While easily appreciated, asthma symptoms are but the tip of the iceberg in terms of inflammation in the lungs. The first step in treatment is to control the environment, i.e., try to reduce exposure to irritants, such as cigarette smoke, or triggers, such as pets or dust mites. A good understanding of the medication used, whether to control symptoms or to control the underlying inflammation, is necessary for proper prescribing. Treatment of inflammation5 results in symptom resolution, followed by normalization of spirometry and then bronchial hyperresponsiveness.
Inhaled corticosteroids (ICS) comprise the single best treatment for inflamed airways in asthma. Chronic uncontrolled lung inflammation may lead to lung remodeling with resulting fibrotic changes. Studies from both younger and older pediatric groups show reduction in asthma symptoms, reduction in asthma exacerbations, and improved exercise tolerance in children who regularly use ICS.
The use of ICS does not result in any long-term changes in the airways6 or alterations in the course of the disease. Therefore, doses should be modified to the level needed to control the condition and lung function. Use the dose that is necessary, albeit the lowest needed over time, to control the asthma. Small lungs, because of their inspiratory capacity, are exposed only to a smaller amount of the dose given; this is called “autoscaling.”
ICS should be used on a regular basis if there is evidence of persistent inflammation, such as recurrent symptoms or exacerbations. There is no evidence that intermittent use of ICS for sporadic wheezing has any effect on symptoms. In the short term, there is a statistically significant reduction in body-growth velocity when ICS therapy is started. Extended use in routine doses does not appear to affect long-term growth in most children. Within two to three months, the growth velocity becomes similar to that seen with placebo. The length of time a patient should be using ICS depends on the pattern of symptoms that are manifest. Usually, the patient should attain six months of adequate to complete control before discontinuing the medication. If the symptoms are worse during specific times of the year (winter, for example), continuous use during that time, with discontinuation at other times of the year, may be appropriate. Alternate anti-inflammatory treatment with leukotriene modifiers can also be considered. Patient adherence to treatment plans tends to be poor with asthma, so the clinician should monitor the patient closely.
Tips on asthma-device use
Metered-dose inhalers (MDIs) are subject to dose variability that evens out if the patient uses two puffs to get the desired dose, i.e., two puffs of 125 µg may be more effective than one puff of 250 µg. To check pressurized MDIs, one can remove the canister from the plastic case and shake the canister to determine approximately how much medication remains. Sliding one’s fingers up and down the canister until they are at the level where the medication appears to stop will show how empty the devices are.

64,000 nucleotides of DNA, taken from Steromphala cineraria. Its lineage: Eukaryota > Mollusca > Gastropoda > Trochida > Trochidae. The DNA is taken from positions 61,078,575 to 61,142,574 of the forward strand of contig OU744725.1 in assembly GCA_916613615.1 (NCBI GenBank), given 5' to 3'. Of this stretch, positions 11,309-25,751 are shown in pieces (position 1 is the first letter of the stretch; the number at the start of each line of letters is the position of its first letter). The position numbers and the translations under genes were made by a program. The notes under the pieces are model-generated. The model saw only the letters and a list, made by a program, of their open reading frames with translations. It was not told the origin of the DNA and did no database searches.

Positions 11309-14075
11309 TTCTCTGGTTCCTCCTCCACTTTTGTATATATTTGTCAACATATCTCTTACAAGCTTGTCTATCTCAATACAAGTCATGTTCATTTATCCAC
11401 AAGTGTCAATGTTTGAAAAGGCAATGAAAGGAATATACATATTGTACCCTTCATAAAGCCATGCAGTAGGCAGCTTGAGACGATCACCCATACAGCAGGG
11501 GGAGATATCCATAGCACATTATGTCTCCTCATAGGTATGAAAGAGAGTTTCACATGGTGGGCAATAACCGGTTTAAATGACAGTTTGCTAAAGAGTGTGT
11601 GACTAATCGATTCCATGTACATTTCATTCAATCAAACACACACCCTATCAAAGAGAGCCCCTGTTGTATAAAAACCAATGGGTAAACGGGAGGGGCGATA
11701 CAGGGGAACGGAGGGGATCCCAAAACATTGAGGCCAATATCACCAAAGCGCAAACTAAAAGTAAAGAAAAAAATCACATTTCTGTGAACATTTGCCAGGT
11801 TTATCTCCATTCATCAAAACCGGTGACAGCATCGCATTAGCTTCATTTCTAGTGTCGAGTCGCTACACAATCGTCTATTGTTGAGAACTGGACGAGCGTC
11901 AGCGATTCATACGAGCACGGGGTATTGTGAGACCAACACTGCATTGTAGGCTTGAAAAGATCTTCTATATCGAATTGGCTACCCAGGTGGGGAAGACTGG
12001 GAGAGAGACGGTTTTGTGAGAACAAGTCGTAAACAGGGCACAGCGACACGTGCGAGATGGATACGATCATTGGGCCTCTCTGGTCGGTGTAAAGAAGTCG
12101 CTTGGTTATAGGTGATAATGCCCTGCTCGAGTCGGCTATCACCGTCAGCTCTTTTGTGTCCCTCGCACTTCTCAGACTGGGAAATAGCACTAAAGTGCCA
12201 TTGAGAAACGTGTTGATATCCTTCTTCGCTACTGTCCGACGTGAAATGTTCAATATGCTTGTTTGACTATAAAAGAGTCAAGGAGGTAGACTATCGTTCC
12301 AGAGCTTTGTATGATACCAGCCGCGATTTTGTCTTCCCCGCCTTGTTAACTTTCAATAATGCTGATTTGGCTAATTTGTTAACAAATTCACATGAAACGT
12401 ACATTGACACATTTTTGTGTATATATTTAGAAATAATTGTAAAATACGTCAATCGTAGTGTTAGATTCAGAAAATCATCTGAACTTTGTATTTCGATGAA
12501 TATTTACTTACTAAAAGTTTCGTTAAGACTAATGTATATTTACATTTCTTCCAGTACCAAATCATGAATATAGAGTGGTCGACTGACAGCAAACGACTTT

Some MDIs have dose counters, but if they do not, the recommendation is to count doses. Check the label to note the number of sprays it contains. Based on number of daily uses, calculate how many days the device will last and record a date several days ahead on a daily calendar. Dry-powder devices have either dose counters or a red line that starts to appear when there are 20 doses left in the device (Turbuhaler). Shaking the dry powder device is not helpful, as the Turbuhaler contains a desiccant for the bronchodilator medication. This substance will be heard even when the device is empty of active medication.
When should you look for another diagnosis?
If you have treated your asthmatic patient with a good dose of the appropriate medications, and asthma control is still inadequate, consider possible causes for the nonresponsiveness (Table 4). Adherence, comorbidities, device technique issues, and environmental issues can each play a role in explaining the lack of response, but remember to affirm your diagnosis when faced with this dilemma.
Asthma is the most common chronic childhood condition. But not all that wheezes is asthma. Try to make a diagnosis with objective measurements of airflow. Remember that treatment of the upper airway is needed to adequately control the lower airway. It’s important to reconsider the diagnosis when the presentation is atypical or response to therapy is incomplete. A timely referral for appropriate diagnostics or to a practitioner with special interest in these conditions, can clarify many of these issues. Treatment of asthma should allow the child to live a normal life with minimal symptoms and infrequent exacerbations.
Dr. Kaplan is a family physician who specializes in respiratory disease. He practices in Richmond Hill, Ontario, where he is chairperson of the Family Physician Airways Group of Canada.
1. Mannino DM, Homa DM, Pertowski CA, et al. Surveillance for Asthma — United States, 1960-1995. MMWR. 1998;47(SS-1):1-27.
2. National Asthma Education and Prevention Program. Expert Panel Report 2: Guidelines for the Diagnosis and Management of Asthma. Bethesda, Md.: National Institutes of Health; 1997. Publication No. 97-4051.
3. Martinez FD, Wright AL, Taussig LM, et al. Asthma and wheezing in the first six years of life. N Engl J Med. 1995;332:133-138.
4. Oswald H, Phelan PD, Lanigan A, et al. Childhood asthma and lung function in mid-adult life. Pediatr Pulmonol. 1997;23:14-20.
5. National Asthma Education and Prevention Program. Highlights of the Expert Panel Report 2: Guidelines for the Diagnosis and Management of Asthma. Bethesda, Md.: National Institutes of Health; May 1997. NIH Publication No. 97-4051A.
6. Baxter-Jones AD, Helms PJ. Early introduction of inhaled steroids in wheezing children presenting in primary care. Clin Exp Allergy. 2000;30: 1618-1626.